Barbara MacFarland, GIS Manager, The Metropolitan District, Hartford, CT

Abstract: In 2007 the District's engineering and GIS staff began its research and development of an asset management process for the evaluation of infrastructure condition to determine costs and scheduling for replacement and repair within the Districts water distribution network. The District's GIS, built on the ESRI software, the District's business management software, SAP, and the Harfan utility model are being used.

The GIS maintains an inventory of the water assets, located by survey and field measurements, and pertinent attribute information, such as age, material type, and diameter. Other data were collected including soil conditions, critical use locations (schools, hospitals, high consumption uses), pipe conditions and planned construction activity. SAP maintains the work order history on water main breaks, installs and repairs.

Running the model with the above information provides a report which prioritizes pipe replacement and calculates cost for capital program planning. The GIS displays the results of the report.


A Taxonomy of Web Mapping Applications

Moderator: Mike Olkin, City of Cambridge, MA

Moderator's Slides

After hearing the speakers in this session, attendees should have a clear idea of the "taxonomy" of web mapping applications, the tools used to create those applications, and a sense of the skill levels required for using the various skills.


Web Mapping at the Massachusetts Historical Commission

Joshua Rosenthal, GIS Supervisor, Massachusetts Historical Commission


Abstract: Like many organizations, the Massachusetts Historical Commission (MHC) is faced with the need for easy and user friendly ways to both collect spatial data about newly documented resources, and to provide spatially browsable access to data already recorded. Web Mapping has provided efficient and effective ways of accomplishing these goals. This talk will describe the needs that led MHC to Web Mapping, and examine two very different solutions that were built to meet some of these needs, using a variety of different front-end libraries and back-end data sources. Libraries and Data sources that will be discussed include the Google Maps API, OpenLayers, MassGIS Geoserver, Terraserver/USGS, and Maptitude for the Web.


Integrating ArcGIS Server with Google Maps: MIT's Online Campus Map

William P. Witts Jr., GIS Specialist, MIT Department of Facilities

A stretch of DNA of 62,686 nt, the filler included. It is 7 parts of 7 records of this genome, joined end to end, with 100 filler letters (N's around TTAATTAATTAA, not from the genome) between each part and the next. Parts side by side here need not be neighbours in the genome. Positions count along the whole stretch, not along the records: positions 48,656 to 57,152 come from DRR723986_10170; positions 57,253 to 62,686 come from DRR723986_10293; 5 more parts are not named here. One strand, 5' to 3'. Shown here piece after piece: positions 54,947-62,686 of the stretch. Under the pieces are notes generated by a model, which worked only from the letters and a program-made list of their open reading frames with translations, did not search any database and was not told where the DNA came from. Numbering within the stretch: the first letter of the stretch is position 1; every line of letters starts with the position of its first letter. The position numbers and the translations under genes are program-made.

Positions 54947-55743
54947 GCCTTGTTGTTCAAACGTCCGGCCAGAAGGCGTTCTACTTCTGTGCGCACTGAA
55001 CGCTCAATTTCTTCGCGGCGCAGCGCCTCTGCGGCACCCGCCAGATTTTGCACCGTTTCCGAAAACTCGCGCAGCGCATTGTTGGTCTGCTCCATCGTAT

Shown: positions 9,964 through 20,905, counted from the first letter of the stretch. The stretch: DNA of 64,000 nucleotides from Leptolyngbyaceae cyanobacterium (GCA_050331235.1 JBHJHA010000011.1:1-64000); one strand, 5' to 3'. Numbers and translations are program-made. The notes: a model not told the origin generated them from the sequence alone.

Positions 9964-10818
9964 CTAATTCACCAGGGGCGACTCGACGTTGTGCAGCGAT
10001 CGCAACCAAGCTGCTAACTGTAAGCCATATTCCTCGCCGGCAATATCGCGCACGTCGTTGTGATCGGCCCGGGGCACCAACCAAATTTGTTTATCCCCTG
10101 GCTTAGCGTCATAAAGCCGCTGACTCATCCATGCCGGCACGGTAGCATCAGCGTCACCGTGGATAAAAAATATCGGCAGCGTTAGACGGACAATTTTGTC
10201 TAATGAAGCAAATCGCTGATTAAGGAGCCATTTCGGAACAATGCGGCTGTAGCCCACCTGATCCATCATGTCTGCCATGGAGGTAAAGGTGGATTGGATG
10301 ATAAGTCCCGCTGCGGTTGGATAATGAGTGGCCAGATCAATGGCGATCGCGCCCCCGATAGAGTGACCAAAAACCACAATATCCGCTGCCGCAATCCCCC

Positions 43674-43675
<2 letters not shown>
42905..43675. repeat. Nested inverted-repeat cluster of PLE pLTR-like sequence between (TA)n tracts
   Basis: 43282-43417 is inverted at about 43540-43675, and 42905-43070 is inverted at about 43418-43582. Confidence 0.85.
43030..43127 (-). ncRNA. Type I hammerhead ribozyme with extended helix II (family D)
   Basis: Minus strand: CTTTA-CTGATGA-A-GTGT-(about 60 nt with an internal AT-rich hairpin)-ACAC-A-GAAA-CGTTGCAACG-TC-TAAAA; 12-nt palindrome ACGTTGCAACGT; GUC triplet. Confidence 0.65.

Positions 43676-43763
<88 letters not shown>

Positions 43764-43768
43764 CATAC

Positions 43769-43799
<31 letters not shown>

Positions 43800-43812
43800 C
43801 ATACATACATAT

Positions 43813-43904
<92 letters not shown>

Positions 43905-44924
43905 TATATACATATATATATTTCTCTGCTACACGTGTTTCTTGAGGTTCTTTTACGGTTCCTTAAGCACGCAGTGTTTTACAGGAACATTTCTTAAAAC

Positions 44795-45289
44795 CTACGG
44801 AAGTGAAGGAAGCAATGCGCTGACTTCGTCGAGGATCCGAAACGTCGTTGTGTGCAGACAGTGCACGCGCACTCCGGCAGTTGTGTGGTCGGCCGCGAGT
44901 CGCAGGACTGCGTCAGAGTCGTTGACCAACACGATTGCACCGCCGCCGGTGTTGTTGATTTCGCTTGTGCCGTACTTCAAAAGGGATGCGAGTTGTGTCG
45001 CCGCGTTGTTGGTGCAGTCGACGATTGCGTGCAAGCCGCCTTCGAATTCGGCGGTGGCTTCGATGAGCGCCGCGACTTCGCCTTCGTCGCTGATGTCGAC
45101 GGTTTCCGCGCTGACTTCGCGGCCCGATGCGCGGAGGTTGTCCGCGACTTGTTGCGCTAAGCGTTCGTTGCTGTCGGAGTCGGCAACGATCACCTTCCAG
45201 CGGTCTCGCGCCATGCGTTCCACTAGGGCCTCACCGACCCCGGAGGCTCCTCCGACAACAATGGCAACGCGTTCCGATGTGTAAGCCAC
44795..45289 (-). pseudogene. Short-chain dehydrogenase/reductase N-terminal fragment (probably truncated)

Abstract: For several years MIT has published an online campus map with the use of ArcIMS. Recently, MIT has redesigned its online campus map to use ArcGIS Server technology with Google Maps. This presentation will provide a brief overview of the history and use of the online campus map over the years at MIT and will address the reason MIT moved from ArcIMS to ArcGIS Server and decided to create a mashup with Google Maps. This presentation will also look at some of the challenges of creating an ArcGIS Server Google Maps mashup. Finally, the presentation will show how the use of emerging technologies and new services through ArcGIS Server helped in the development of the online campus map; specifically, the use of tile caches, REST, and the ArcGIS JavaScript extension for the Google Maps API.


Serving Authoritative Content with Rich Internet Applications

Mark Scott, Technical Sales Representative, ESRI Boston


Abstract: This presentation will describe the options available and processes involved in leveraging the ESRI platform to serve operational and basemap layers on the web. ArcGIS APIs for JavaScript, Flex, and Silverlight offer a rapid way to begin making your data more accessible while mashing up with external web services. Mapping, geocoding, and geoprocessing services can also be accessed for additional capabilities. Several examples will be discussed and shown.


Performance comparison of popular free/open-source web-mapping platforms

Saul Farber, Director of Technology, PeopleGIS


Abstract:: GeoServer and MapServer are two popular free/open-source web map engines. When considering one of these engines to support an online web-mapping application, the memory resources and time performance of the engine you choose are important considerations. We'll explore the memory usage and response times of GeoServer and MapServer in serving both shapefiles and database-stored spatial data. We'll cover these questions and more, to determine which engine best fits different sets of requirements.


The New England Chapter of the Urban and Regional Information Systems Association (NEURISA) is the professional association of Geographic Information Systems (GIS) practitioners in New England. NEURISA is a nonprofit 501(c)6 organization whose mission is to advance the effective and appropriate use of GIS and related information technologies to solve challenges throughout the region.